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Sunday, October 4, 2015

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New play examines Canada’s role in Afghanistan

Tags: Arts
Hannah Moscovitch

Hannah Moscovitch’s play about Canada’s involvement in the war in Afghanistan premieres at Tarragon Theatre’s Extra Space starting Jan.3.

This is War, directed by artistic director Richard Rose, takes place in 2008, when Canadian Forces are holding Panjwaii, the most volatile region in Kandahar, the birthplace of the Taliban. 

Capt. Stephen Hughes, played by Ari Cohen, is constantly looking out for the next threat. The play takes place over 24 hours and offers four perspectives from three soldiers and a medic who are interviewed by an unseen journalist about a critical event.

“Obviously it is very hard to write when you haven’t actually been to Afghanistan or to war yourself, and you really can’t know what it’s like to be in combat,” Moscovitch says. “I had good people around me who were those people, who I could respectfully ask those questions of.”

She says that there were a number of events that lead to writing this play. 

“I read an editorial in the Globe and Mail by J. Kelly Nestruck, the theatre critic. He was ranting that our Canadian playwrights were not writing about Afghanistan and the fact we were at war there in 2008. We were heavily involved and our mission was being extended.  

 “Then, the theatre department at the Banff Centre in Alberta put out a call for submission for their 75th anniversary for commissions for plays, and I thought I should submit, on the off chance that one of the superstars of Canadian theatre wasn’t planning to submit.  In the end of course they did – Daniel McIvor and Colleen Murphy were both commissioned along with me.”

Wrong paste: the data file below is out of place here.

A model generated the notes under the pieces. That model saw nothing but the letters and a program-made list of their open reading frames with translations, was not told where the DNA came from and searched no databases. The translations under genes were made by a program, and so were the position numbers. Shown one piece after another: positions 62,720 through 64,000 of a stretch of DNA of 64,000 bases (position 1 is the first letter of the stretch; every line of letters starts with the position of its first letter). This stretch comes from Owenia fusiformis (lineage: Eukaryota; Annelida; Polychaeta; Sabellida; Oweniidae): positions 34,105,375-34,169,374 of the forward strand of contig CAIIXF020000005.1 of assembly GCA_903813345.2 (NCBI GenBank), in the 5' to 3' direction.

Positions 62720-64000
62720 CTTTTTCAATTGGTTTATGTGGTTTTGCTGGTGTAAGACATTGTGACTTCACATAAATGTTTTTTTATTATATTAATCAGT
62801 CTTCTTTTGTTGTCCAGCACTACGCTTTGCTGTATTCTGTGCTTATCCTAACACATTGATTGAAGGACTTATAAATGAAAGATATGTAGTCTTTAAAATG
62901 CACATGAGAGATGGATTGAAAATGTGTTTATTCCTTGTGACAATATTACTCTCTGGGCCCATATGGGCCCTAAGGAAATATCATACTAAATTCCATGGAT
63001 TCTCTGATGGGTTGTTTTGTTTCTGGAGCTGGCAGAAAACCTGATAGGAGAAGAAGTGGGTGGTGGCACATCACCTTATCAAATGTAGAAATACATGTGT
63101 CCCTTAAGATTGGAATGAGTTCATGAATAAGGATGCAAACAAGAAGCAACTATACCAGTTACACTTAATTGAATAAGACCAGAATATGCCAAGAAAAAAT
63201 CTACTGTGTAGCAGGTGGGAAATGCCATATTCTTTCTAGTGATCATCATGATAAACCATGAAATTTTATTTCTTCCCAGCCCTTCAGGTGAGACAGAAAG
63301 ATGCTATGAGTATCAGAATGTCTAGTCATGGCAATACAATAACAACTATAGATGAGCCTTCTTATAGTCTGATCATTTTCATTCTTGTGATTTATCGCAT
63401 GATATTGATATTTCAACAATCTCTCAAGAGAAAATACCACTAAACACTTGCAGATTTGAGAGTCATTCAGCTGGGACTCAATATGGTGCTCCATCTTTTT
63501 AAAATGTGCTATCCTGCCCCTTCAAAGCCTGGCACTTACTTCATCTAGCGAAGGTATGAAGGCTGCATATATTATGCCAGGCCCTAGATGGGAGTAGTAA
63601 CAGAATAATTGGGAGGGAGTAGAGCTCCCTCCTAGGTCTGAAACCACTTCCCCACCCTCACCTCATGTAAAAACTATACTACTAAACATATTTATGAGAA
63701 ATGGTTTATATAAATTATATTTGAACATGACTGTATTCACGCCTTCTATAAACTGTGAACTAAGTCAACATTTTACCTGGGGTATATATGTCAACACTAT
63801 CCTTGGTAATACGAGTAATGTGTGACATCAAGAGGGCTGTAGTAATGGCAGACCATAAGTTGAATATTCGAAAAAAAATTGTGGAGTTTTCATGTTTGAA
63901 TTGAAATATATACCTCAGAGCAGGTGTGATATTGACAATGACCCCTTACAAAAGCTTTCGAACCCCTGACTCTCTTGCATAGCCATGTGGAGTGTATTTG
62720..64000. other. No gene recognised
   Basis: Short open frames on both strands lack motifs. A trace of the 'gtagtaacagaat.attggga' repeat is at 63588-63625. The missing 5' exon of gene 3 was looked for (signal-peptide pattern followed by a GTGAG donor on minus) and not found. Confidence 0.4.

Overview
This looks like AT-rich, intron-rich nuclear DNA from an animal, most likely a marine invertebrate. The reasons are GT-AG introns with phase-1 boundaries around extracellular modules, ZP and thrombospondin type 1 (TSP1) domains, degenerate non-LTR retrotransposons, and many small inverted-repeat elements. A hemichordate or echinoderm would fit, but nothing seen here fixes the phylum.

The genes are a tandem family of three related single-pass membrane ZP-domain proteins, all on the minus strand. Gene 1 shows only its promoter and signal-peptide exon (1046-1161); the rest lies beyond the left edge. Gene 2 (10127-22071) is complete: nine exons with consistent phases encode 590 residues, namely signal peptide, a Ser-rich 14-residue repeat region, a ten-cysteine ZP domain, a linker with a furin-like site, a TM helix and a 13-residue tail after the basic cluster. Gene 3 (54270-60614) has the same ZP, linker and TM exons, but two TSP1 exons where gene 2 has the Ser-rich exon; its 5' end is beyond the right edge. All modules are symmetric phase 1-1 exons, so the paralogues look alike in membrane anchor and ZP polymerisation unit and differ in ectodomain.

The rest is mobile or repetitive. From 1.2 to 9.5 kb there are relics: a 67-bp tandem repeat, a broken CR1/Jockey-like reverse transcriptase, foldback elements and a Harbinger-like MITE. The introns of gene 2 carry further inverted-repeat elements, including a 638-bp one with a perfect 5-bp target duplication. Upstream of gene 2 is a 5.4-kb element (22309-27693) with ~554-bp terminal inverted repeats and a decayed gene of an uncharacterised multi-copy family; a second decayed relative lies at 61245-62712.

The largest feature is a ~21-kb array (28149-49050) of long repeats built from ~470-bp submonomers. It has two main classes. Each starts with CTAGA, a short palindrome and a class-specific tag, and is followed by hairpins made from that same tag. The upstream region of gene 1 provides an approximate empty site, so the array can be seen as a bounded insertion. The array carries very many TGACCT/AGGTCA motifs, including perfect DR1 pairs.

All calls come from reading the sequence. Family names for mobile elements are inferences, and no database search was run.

Those two events happened while she was working on the CBC hit radio drama Afghanada, which put her in the privileged position of having a lot of access to war journalists and returning troops coming home from tours in the region, including her high school sweetheart, who served in Panjwaii and is currently in Kabul.

Although the play is going to the United States, Moscovitch says she wrote it with a Canadian audience in mind and her desire to show us what this Canadian experience was like.

She says she hopes the play will evoke both empathy for Canadian soldiers and an understanding of the complexity of the situation.

Members of the military, including a sergeant who was a consultant to the production, have been invited to the play.  Moscovitch says she’s terrified, because they’re the most critical audience.

Moscovitch often writes explicitly about Jewish culture and Jewish events, as is evident in her Governor General’s Award-nominated play East of Berlin and another work, The Children’s Republic. 

“Being Jewish, I like plays that ask complex questions and contain situations where no right are wrong are clear, where good and evil are both possible and in the same action. I am a grandchild of the Holocaust and all the moral uncertainty of the Holocaust.  I tend to like to write about characters that are extremely traumatized and fight moral complexity.”

This Is War is very loosely inspired by two controversial incidents that actually happened during Canada’s highest point of Canadian engagement in the Afghanistan conflict.

The Ottawa-born Moscovitch, who’s lived in Toronto since 2001, is a multi-award winner and Canada’s most produced young playwright. This is War will be produced in both Chicago and Winnipeg after its Toronto run.

The Tarragon playwright-in-residence also has a film project in development with Rhombus Films and House of Film and is writing plays for theatre companies such as the Stratford Festival, Prairie Theatre Exchange, Volcano Theatre, 2b theatre, Studio 180 Theatre, and the Manhattan Theatre Club in New York, as well as four plays this year for the Tarragon Theatre – In This World, This is War, Little One and Other People’s Children – as part of a mini-festival celebrating her work. 

She’s also working on a stage adaptation of Ann-Marie MacDonald’s internationally acclaimed, multi-award-winning Oprah Book Club novel Fall On Your Knees. 

On a personal note, she recently became engaged to 2b theatre’s artistic director, Christian Barry. The couple plans to marry in the summer of 2014.  

This is War runs until Feb.3. For tickets www. Tarragontheatre.com


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